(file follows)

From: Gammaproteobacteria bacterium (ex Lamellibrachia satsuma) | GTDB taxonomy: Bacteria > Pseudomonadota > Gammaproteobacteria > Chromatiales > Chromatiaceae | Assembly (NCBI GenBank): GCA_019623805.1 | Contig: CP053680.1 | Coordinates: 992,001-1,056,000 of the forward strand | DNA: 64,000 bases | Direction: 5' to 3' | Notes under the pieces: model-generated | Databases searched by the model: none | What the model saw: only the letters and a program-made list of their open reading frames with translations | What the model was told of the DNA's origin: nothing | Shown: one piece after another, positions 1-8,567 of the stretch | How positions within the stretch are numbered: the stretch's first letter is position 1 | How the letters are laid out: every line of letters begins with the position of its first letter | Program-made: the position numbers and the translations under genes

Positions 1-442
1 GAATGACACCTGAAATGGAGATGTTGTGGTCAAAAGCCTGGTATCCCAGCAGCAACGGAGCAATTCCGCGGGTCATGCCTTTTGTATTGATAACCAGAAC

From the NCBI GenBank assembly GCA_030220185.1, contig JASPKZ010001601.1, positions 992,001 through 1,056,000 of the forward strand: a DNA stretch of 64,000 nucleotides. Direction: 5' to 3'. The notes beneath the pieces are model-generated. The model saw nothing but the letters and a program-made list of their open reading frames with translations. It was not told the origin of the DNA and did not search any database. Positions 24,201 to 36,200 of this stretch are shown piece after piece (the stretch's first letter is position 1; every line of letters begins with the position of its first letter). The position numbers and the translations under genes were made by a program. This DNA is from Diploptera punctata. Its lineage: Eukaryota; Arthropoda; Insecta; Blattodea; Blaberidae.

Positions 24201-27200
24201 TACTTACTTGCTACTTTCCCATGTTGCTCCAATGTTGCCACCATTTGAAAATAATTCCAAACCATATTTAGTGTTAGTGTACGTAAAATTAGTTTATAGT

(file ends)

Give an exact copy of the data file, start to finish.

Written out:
From: Gammaproteobacteria bacterium (ex Lamellibrachia satsuma) | GTDB taxonomy: Bacteria > Pseudomonadota > Gammaproteobacteria > Chromatiales > Chromatiaceae | Assembly (NCBI GenBank): GCA_019623805.1 | Contig: CP053680.1 | Coordinates: 992,001-1,056,000 of the forward strand | DNA: 64,000 bases | Direction: 5' to 3' | Notes under the pieces: model-generated | Databases searched by the model: none | What the model saw: only the letters and a program-made list of their open reading frames with translations | What the model was told of the DNA's origin: nothing | Shown: one piece after another, positions 1-8,567 of the stretch | How positions within the stretch are numbered: the stretch's first letter is position 1 | How the letters are laid out: every line of letters begins with the position of its first letter | Program-made: the position numbers and the translations under genes

Positions 1-442
1 GAATGACACCTGAAATGGAGATGTTGTGGTCAAAAGCCTGGTATCCCAGCAGCAACGGAGCAATTCCGCGGGTCATGCCTTTTGTATTGATAACCAGAAC

From the NCBI GenBank assembly GCA_030220185.1, contig JASPKZ010001601.1, positions 992,001 through 1,056,000 of the forward strand: a DNA stretch of 64,000 nucleotides. Direction: 5' to 3'. The notes beneath the pieces are model-generated. The model saw nothing but the letters and a program-made list of their open reading frames with translations. It was not told the origin of the DNA and did not search any database. Positions 24,201 to 36,200 of this stretch are shown piece after piece (the stretch's first letter is position 1; every line of letters begins with the position of its first letter). The position numbers and the translations under genes were made by a program. This DNA is from Diploptera punctata. Its lineage: Eukaryota; Arthropoda; Insecta; Blattodea; Blaberidae.

Positions 24201-27200
24201 TACTTACTTGCTACTTTCCCATGTTGCTCCAATGTTGCCACCATTTGAAAATAATTCCAAACCATATTTAGTGTTAGTGTACGTAAAATTAGTTTATAGT